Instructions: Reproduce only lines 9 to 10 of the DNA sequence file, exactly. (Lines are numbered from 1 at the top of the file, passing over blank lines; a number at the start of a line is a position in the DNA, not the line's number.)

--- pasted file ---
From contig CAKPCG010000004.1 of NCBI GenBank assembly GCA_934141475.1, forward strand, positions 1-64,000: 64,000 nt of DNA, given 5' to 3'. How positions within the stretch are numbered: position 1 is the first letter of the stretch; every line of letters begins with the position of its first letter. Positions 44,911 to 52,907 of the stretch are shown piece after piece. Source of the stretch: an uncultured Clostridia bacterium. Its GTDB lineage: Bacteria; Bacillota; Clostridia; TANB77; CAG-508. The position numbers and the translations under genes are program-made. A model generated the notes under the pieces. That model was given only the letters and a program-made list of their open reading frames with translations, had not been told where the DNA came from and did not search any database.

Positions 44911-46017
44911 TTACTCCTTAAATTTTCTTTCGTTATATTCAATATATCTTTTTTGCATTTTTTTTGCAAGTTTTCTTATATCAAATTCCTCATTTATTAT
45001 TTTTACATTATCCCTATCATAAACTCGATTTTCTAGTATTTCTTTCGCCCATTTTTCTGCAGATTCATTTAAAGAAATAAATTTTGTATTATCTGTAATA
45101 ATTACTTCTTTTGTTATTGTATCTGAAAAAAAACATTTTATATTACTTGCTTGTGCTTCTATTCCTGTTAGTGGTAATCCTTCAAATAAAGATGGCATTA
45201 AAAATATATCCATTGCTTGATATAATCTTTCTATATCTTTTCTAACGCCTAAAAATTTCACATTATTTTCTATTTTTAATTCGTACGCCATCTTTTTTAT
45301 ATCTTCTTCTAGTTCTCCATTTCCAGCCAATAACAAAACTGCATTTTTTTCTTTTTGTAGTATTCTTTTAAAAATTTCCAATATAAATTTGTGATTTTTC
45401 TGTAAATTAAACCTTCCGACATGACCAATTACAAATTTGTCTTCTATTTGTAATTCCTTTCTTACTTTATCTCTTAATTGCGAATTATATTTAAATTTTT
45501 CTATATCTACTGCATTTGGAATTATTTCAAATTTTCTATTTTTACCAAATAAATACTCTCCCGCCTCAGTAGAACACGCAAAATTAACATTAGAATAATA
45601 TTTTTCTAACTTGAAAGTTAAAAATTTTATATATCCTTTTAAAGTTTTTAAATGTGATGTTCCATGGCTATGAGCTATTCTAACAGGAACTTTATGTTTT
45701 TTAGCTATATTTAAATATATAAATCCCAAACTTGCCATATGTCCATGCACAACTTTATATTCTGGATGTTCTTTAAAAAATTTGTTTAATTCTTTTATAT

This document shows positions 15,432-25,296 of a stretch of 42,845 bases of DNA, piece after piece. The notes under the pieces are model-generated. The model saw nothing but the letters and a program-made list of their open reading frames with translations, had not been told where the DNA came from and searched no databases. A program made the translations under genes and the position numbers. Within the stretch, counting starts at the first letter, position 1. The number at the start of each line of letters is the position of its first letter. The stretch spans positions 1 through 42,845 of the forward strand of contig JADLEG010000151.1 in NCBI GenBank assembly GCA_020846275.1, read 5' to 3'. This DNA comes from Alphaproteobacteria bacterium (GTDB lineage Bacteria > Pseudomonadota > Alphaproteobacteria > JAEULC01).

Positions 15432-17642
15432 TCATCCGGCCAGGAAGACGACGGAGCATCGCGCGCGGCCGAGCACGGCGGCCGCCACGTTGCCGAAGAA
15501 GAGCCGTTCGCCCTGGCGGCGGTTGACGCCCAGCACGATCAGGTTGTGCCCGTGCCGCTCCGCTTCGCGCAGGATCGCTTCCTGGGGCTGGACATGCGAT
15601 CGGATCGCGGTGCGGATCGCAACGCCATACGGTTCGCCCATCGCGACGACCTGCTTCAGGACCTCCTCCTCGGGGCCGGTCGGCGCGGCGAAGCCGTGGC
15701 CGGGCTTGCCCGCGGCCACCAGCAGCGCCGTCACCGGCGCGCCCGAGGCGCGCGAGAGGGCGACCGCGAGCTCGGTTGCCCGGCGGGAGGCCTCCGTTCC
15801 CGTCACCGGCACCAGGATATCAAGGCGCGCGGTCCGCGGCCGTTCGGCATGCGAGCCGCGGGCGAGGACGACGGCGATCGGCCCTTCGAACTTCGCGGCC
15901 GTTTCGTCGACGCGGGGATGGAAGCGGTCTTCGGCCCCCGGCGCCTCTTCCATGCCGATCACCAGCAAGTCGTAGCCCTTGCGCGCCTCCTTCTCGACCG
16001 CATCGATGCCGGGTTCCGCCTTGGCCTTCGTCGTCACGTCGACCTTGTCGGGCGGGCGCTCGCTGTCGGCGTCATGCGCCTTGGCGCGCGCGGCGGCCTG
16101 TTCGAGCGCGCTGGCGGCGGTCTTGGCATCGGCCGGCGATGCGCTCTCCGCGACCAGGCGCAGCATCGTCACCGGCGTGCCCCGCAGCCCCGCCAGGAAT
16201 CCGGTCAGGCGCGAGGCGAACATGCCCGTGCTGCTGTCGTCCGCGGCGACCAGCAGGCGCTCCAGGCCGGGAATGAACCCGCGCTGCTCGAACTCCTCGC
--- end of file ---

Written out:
45501 CTATATCTACTGCATTTGGAATTATTTCAAATTTTCTATTTTTACCAAATAAATACTCTCCCGCCTCAGTAGAACACGCAAAATTAACATTAGAATAATA
45601 TTTTTCTAACTTGAAAGTTAAAAATTTTATATATCCTTTTAAAGTTTTTAAATGTGATGTTCCATGGCTATGAGCTATTCTAACAGGAACTTTATGTTTT